Boss 3.52 1.09 4.48 2.82 2.44 2.4 0.52
Alone 3.41 0.69 3.76 1.73 3.12 3.4 0.90
Duration-weighted mean 3.89 0.84 4.31 2.09 2.90
Some interesting aspects of these results:
•People’s affect tends to be overwhelmingly positive
during the day.
•Although people report that there are certain activities
that they dislike, such as housework and shopping,
most people do not seem to have such a bad time
while actually doing those activities.
•Thus, although childcare ranks about the same as
housework, the housework is (oddly) an
overwhelmingly positive experience.
Negative affect
Here, accuracy of
the DRM is
assessed by
comparing it to the
results of the ESM.
For our purposes,
notice when
women are most
tired and grumpy.
Note: The times of day during which the subjects were most
irritable (early morning) and most tired (tiredness increases
steadily from noon on) coincides when working mothers are at
home with their children.
“They differ in interesting and predictable ways from generic enjoyment ratings of the
same activities. Juster (4) and Flood (9), for example, observed that interactions with
one's children topped the list of enjoyable activities, followed by going on trips, being
with friends, and working at one's job. Grocery shopping and cleaning the house were
rated lowest among 28 activities. In Table 1, taking care of one's children ranks just
above the least enjoyable activities of working, housework, and commuting. The
contrasting results likely reflect the difference between belief-based generic judgments
("I enjoy my kids") and specific episodic reports ("but they were a pain last night"). The
task of judging a category of events evokes instances that are prototypical but not
necessarily typical, and discourages reports of socially inappropriate affect (14). These
deficiencies are attenuated when respondents describe specific episodes, as they do
in the DRM.”
What is the relation of satisfaction to affect? Do they correspond
or are they different?
Do you think that this is the right explanation? That no one wants to
report how little they enjoy their children?
Another Explanation:
Subjects were working mothers who were polled only on work days:
they would have been tired, pressed for time, and irritable during the
hours they spent with their children.
It is unclear what the results would have been if the women had been
polled on the weekends.
What is the effect of personal characteristics on affect during certain
What had an effect upon the affect/emotional experience of the subjects
regardless of activity?
What they found:
a. Personal characteristics such as mild depression or poor sleep
had a pervasive effect on affect.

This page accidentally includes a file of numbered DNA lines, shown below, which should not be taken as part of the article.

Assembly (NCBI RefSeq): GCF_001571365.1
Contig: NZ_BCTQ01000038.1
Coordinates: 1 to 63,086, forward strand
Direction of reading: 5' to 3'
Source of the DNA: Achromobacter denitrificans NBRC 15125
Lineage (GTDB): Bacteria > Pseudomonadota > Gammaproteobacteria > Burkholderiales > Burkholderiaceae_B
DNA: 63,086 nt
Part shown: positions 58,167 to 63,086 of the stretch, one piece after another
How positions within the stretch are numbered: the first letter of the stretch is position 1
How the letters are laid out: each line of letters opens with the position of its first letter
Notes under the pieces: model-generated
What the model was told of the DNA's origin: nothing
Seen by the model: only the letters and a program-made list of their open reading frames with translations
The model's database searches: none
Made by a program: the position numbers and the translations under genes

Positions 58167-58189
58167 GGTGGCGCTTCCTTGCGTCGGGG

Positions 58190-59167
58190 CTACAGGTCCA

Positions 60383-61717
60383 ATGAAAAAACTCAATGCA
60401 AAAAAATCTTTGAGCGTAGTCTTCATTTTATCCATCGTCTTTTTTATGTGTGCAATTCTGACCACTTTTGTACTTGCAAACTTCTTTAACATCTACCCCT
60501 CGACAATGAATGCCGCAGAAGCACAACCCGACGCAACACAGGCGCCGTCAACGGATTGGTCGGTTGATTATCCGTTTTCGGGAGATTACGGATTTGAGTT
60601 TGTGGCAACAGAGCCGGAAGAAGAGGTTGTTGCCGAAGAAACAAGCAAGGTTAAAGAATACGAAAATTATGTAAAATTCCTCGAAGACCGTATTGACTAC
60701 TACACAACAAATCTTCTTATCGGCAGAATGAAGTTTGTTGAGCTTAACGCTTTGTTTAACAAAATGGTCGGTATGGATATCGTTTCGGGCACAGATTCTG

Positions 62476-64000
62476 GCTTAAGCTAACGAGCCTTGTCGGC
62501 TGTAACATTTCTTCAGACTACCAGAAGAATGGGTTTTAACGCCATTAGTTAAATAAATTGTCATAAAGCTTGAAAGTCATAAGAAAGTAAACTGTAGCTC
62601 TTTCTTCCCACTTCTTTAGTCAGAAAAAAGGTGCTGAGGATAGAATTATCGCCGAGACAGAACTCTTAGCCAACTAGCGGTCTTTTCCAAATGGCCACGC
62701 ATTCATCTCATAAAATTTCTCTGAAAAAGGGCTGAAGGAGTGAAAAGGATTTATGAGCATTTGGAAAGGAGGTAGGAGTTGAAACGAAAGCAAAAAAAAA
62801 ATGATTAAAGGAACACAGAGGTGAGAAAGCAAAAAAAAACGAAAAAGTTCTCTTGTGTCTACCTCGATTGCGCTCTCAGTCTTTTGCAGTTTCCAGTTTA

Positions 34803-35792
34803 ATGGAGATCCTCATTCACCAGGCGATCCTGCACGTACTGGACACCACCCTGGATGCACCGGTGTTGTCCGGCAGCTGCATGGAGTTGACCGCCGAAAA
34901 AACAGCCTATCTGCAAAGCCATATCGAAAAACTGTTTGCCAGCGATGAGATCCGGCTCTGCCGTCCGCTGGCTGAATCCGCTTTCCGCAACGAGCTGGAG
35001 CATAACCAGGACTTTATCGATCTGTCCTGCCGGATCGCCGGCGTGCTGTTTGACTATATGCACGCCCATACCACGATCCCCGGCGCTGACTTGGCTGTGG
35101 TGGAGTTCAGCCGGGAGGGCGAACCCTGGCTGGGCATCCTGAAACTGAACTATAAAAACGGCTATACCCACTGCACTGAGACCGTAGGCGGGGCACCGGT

b. Local features of an interaction such as time pressure or person
with whom you are interacting has a powerful influence on
c. Life circumstances have a relatively small effect on emotional
experience unless one is affected by them in the moment (e.g.
time pressure).
It is clear that the less sleep one
gets, the more tired one is overall,
in roughly the same pattern as
those who sleep more.
The less sleep one gets, the more
tired one is overall, in roughly the
same pattern as those who sleep
The younger the subjects, the more
tired they are when they wake up in
the morning.
Another explanation…
If sleep is a major factor in how much one enjoys one’s activities,
then assuming that young mother’s get less sleep and less
uninterrupted sleep, this would certainly have an affect upon how
much young mother’s enjoyed their children on an average day and
on all their other home activities.
We can assume then, that mothers with young children would have
overall more negative scores for home activities.
However, all of the non-mom activities that young mother’s do—such
as cleaning, shopping, etc. would be averaged with all those non-
mothers in the study (thus lowering the average somewhat). But the
child-related activities are ONLY performed by mothers, so those
activities would not be combined with the somewhat more positive
scores of the non-mothers. Hence, they would have a lower positive
That is, by counting everyone together, we cannot see how mothers’
feel about their time with children; the lesser score could be the effect
of not having enough sleep, not of the activity itself.
And yet another explanation..
What do you think the relation is between life satisfaction with an activity
and emotional reaction to particular instances of the activityI.e. your
satisfaction with your interactions with your children versus your actual
emotional reactions during a given interaction with your children?
Overall Satisfaction Emotional Reaction
Work (well paid Postie) Delivering mail
Work (Criminal Court Judge) Hearing a murder case
Work (minimum wage McD worker) A day at McDonalds
Work (Physician, Doctors without Border) Treating children in Rwanda
Consider the examples below and ask yourself what the differences in
overall satisfaction and moment to moment happiness would be for
people with different kinds of employment.
How would each person rank their overall satisfaction compared to what
each person feels while doing the work-related activity given?
E.g. Might a criminal court judge express high satisfaction and yet not
feel terribly jolly when dealing with an unrepentant murderer?
What does this tell you about the relation